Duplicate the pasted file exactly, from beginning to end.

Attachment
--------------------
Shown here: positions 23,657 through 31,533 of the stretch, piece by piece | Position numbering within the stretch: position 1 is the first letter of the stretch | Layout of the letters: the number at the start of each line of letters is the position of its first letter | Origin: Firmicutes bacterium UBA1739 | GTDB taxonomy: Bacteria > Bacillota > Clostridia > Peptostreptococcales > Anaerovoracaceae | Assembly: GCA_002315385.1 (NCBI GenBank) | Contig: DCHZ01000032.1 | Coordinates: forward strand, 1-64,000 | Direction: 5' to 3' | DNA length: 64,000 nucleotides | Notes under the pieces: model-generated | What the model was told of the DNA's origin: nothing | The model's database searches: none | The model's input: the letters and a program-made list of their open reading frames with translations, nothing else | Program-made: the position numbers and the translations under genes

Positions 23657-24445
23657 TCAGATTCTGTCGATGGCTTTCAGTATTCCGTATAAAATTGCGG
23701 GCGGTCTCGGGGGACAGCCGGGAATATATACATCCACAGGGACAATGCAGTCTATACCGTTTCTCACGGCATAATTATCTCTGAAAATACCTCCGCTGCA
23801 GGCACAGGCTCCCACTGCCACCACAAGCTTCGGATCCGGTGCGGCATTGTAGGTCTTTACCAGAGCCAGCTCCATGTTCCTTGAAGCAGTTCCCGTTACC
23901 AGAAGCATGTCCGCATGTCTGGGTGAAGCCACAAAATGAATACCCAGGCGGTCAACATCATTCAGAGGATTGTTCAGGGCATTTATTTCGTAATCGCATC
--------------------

Shown here: positions 23,657 through 31,533 of the stretch, piece by piece | Position numbering within the stretch: position 1 is the first letter of the stretch | Layout of the letters: the number at the start of each line of letters is the position of its first letter | Origin: Firmicutes bacterium UBA1739 | GTDB taxonomy: Bacteria > Bacillota > Clostridia > Peptostreptococcales > Anaerovoracaceae | Assembly: GCA_002315385.1 (NCBI GenBank) | Contig: DCHZ01000032.1 | Coordinates: forward strand, 1-64,000 | Direction: 5' to 3' | DNA length: 64,000 nucleotides | Notes under the pieces: model-generated | What the model was told of the DNA's origin: nothing | The model's database searches: none | The model's input: the letters and a program-made list of their open reading frames with translations, nothing else | Program-made: the position numbers and the translations under genes

Positions 23657-24445
23657 TCAGATTCTGTCGATGGCTTTCAGTATTCCGTATAAAATTGCGG
23701 GCGGTCTCGGGGGACAGCCGGGAATATATACATCCACAGGGACAATGCAGTCTATACCGTTTCTCACGGCATAATTATCTCTGAAAATACCTCCGCTGCA
23801 GGCACAGGCTCCCACTGCCACCACAAGCTTCGGATCCGGTGCGGCATTGTAGGTCTTTACCAGAGCCAGCTCCATGTTCCTTGAAGCAGTTCCCGTTACC
23901 AGAAGCATGTCCGCATGTCTGGGTGAAGCCACAAAATGAATACCCAGGCGGTCAACATCATTCAGAGGATTGTTCAGGGCATTTATTTCGTAATCGCATC